Concordia in the glorious setting of Sherborne Abbey, to explore a rich repertoire of English music from the 17th century.
Tickets available online or call 01935 815341.
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This was the golden age of consort music, where voices and viols were used
interchangeably or together. Viol consorts were central to domestic music-making, in part-
songs or madrigals equally suited to string players or singers.
A parallel tradition developed
in relation to church music; for over a hundred years, English composers explored the
fascination of vocally inspired instrumental polyphony by writing ‘In nomines’ for viol
consort, weaving elaborate instrumental lines around a musical theme taken from the Tudor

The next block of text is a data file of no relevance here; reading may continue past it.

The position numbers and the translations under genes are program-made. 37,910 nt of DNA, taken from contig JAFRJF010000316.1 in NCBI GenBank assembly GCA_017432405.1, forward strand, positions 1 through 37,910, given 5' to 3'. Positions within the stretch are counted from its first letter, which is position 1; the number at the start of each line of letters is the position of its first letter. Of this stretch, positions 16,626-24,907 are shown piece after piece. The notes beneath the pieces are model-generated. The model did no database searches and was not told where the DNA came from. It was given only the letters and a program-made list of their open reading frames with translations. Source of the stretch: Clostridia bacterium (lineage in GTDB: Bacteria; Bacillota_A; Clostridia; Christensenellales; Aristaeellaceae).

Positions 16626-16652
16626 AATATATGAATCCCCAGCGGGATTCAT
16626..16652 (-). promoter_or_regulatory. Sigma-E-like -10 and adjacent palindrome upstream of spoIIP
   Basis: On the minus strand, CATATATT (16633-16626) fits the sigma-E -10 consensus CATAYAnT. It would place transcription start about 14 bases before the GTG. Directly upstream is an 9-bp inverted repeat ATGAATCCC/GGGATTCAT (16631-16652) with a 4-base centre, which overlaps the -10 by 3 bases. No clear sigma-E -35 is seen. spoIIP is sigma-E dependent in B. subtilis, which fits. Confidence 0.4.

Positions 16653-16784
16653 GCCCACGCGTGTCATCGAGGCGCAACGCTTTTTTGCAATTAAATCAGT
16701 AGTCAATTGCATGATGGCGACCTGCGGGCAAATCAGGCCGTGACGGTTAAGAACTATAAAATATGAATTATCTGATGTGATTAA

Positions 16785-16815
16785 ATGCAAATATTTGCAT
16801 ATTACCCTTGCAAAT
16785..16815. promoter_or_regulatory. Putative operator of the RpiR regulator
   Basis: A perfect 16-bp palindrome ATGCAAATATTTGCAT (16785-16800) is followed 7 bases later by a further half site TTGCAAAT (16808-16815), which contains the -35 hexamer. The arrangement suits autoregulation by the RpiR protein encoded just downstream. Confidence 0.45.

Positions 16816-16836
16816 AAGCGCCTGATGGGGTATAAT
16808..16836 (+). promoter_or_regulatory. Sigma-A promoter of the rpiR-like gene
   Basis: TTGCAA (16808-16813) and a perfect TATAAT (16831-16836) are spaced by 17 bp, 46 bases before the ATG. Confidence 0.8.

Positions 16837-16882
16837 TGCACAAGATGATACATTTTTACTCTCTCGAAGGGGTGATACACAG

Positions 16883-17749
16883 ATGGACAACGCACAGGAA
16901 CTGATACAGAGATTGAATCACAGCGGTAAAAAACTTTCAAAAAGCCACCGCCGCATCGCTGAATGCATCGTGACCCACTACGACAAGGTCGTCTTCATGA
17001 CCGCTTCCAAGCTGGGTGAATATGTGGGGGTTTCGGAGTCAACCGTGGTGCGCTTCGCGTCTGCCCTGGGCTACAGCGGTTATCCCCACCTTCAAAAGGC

composer John Taverner’s mass on the plainchant ‘Gloria Tibi Trinitas’.
Voices and viols
came together in the verse anthem, whose greatest Jacobean exponents included Orlando
Gibbons and Thomas Tomkins. The music of Henry Purcell represents in many ways the
culmination of this rich tradition. While his anthems straddle the musical styles of the late
Renaissance and a more dramatic idiom signalling the early Baroque, Purcell’s viol Fantasias
look back to an earlier age, bringing to an old instrumental form a dazzling complexity and